Moose are the property of the state in Alaska when killed on the road and the thefts hurt Alaskans who like moose meat and depend on wild game to supplement their diets, he said.
"Sometimes there will be 10 people waiting for this moose to be delivered," Dyer said. "Then we have to call them up and say, 'Sorry, this moose has been stolen.'"
Roadkill moose provide plenty of food because adult bulls weigh up to 1,650 pounds, yielding more than 560 pounds of meat each.
Alaska's cold weather allows residents to take advantage of roadkill meat as food because carcasses stay fresh long enough for federation drivers to retrieve them in time for them to be butchered rapidly.
"In Arizona, something like this might not work because of the spoilage factor," Dyer said. "Here, where the climate is cooler, we're able to salvage the meat quickly enough so that it's not spoiled."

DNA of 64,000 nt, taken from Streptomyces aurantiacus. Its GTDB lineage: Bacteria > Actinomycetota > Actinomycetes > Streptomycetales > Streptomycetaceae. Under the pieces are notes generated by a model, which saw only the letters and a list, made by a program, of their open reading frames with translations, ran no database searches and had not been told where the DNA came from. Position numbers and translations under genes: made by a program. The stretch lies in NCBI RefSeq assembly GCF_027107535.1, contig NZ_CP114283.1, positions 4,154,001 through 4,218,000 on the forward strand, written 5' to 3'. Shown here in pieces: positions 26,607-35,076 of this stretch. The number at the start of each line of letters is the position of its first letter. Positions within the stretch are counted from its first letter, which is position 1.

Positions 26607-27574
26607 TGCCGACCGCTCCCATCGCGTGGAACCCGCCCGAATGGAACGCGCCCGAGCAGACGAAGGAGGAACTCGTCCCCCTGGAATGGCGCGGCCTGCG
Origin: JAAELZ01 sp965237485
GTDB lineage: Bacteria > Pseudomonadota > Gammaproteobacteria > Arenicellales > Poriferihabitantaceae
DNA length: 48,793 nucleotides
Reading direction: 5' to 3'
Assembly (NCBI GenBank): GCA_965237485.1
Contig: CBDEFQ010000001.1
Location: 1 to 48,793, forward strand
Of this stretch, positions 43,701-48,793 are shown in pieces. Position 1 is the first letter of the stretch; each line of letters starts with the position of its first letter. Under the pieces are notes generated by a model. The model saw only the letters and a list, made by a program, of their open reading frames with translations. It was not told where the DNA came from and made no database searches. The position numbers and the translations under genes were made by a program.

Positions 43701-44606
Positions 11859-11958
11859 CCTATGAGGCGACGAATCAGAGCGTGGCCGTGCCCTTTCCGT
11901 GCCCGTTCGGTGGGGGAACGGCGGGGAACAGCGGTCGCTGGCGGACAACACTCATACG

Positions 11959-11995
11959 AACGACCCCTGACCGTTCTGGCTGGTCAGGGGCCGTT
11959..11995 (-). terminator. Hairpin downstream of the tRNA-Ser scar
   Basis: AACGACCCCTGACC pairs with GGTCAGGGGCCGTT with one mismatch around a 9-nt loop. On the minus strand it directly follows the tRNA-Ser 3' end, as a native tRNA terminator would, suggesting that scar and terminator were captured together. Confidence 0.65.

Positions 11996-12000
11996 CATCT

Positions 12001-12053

Any Alaskan can sign up for the moose salvage program. Recipients are not allowed to sell the meat, said wildlife trooper Capt. Rex Leath.
Before the moose retrieval program started in 2012, Alaskans on the troopers' list were notified about moose roadkill locations and told they could go get the meat. Dyer said the retrieval program saves time for troopers and police.
"At 3 o'clock in the morning at 30 below in February, you might have a group of grandmothers out there cutting up a moose on the side of the road in a snow storm with kitchen knives, and the officer would have to sit there for an hour or two hours while they're cutting up this moose, protecting them from traffic," Dyer said.
The federation with funding from a federal grant receives $200 for each moose picked up, using big pickups outfitted with winches and ramp systems to lift the carcasses from the roads.
Dyer suspects the moose thieves dragged the carcasses onto snowmobile trailers to tow them away. Last weekend, federation drivers arrived at another roadkill site and found that part of a moose's shoulder had been sliced off.